I couldn’t agree more with this – I’m also fascinated by what this shift entails for the provision of services within institutions. The best answer I can offer is ‘networked facilitators’ though I’m not entirely sure what that means in practice beyond academic technologists proactively engaging with research communities on a range of levels and, perhaps, increasingly supplementing the strategic delivery of services with tactical collaboration on a more ad hoc basis, learning from direct engagement in practical settings and feeding that back into broader strategic questions.
You’re probably familiar with Linked-in: it is a profile service for many sorts of people and I’ve noticed that outside the UK it is used for academic networking too, more so than inside the UK, at least in the circles I move in. It has 225 million members. You might not know about Academia.edu (nearly 3 million) and researchgate (2.8 million). They are examples of social networks for academics. Google scholar allows academics to manage their publications profile. Flavours.me is one of several personal profile tools that allows you to pull together identity over many platforms.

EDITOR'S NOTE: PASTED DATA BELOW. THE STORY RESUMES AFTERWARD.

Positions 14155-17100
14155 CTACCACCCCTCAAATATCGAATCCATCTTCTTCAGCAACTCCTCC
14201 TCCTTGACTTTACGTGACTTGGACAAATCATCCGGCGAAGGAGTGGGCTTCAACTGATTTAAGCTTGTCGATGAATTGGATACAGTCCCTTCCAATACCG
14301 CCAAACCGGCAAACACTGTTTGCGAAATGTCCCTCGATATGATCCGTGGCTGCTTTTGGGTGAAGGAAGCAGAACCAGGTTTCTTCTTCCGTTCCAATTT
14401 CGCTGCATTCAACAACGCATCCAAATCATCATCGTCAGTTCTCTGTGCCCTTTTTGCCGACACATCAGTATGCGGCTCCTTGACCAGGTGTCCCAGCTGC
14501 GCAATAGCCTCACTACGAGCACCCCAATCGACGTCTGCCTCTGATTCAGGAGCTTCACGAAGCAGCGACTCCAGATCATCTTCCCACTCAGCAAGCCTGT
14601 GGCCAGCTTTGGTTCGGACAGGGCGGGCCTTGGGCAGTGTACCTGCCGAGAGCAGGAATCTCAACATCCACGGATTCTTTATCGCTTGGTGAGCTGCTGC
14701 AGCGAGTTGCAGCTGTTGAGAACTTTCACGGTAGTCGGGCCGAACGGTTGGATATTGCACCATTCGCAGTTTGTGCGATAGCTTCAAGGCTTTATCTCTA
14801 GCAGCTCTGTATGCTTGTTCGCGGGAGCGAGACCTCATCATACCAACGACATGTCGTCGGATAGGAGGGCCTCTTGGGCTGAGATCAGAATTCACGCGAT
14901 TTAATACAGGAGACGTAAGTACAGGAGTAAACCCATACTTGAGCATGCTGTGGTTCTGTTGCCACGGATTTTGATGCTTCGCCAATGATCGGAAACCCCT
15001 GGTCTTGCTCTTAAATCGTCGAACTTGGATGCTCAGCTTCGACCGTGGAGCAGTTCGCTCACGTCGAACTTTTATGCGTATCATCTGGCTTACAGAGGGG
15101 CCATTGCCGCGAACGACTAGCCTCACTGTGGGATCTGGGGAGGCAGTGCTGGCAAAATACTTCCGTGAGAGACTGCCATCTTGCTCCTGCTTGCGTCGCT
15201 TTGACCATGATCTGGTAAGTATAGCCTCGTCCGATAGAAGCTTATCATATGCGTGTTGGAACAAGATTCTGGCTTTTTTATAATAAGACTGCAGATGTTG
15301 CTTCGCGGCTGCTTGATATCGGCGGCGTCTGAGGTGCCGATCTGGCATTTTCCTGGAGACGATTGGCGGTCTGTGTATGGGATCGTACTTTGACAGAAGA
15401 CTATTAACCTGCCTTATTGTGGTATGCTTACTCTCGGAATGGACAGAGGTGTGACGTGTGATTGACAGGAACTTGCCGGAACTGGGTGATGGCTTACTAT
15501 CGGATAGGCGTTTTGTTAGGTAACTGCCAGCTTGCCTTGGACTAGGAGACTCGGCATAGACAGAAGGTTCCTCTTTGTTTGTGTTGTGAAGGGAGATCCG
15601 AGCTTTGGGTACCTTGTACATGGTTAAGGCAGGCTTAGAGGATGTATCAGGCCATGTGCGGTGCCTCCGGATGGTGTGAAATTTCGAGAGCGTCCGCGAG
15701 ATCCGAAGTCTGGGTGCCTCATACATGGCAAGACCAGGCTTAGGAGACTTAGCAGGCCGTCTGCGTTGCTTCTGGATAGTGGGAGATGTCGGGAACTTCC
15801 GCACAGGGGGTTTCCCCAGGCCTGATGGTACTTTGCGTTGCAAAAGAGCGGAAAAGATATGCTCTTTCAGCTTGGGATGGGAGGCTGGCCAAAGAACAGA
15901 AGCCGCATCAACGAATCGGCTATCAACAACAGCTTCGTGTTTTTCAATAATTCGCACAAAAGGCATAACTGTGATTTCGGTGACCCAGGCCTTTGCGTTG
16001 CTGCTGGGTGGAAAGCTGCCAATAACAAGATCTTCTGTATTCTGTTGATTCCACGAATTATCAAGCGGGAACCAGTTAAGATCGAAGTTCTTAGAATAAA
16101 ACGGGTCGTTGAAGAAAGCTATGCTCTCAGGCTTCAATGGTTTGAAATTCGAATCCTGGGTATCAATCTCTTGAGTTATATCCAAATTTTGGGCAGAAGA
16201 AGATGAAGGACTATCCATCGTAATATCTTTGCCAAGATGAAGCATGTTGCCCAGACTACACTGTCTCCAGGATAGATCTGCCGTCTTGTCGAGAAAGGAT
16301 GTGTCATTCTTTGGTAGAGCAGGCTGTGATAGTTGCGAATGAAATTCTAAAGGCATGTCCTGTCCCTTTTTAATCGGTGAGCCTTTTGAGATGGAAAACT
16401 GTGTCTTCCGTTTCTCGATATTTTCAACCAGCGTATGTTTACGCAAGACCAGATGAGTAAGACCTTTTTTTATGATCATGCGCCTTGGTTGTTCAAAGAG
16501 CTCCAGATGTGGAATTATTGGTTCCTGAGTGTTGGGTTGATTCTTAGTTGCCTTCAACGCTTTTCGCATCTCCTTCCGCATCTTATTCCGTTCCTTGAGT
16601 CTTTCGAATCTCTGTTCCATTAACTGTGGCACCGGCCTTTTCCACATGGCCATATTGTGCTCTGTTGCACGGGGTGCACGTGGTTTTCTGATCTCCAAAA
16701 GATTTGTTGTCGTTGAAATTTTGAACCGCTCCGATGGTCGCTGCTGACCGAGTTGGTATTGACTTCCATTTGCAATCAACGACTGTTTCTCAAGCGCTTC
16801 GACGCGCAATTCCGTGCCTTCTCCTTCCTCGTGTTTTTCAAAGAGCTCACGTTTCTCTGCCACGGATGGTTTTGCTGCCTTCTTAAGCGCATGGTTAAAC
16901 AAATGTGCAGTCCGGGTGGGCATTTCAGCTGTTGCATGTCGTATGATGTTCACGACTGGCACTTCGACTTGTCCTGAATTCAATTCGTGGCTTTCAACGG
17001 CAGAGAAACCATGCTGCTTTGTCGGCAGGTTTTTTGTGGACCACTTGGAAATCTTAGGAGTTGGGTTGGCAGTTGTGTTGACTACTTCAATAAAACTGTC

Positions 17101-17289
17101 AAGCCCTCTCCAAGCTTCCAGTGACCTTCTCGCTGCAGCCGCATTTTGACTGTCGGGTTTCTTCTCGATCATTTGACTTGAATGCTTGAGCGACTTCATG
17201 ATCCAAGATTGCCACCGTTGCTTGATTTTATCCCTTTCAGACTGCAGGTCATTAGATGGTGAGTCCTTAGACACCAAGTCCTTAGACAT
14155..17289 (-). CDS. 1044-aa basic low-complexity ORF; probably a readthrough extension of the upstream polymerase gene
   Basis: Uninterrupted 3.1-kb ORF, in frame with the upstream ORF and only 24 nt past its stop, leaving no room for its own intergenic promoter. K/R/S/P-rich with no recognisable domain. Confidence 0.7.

Now comes ORCID, a researcher identifier scheme increasingly being adopted by big publishers and third party web services alike. In it’s own words:
“ORCID provides a persistent digital identifier that distinguishes you from every other researcher and, through integration in key research workflows such as manuscript and grant submission, supports automated…
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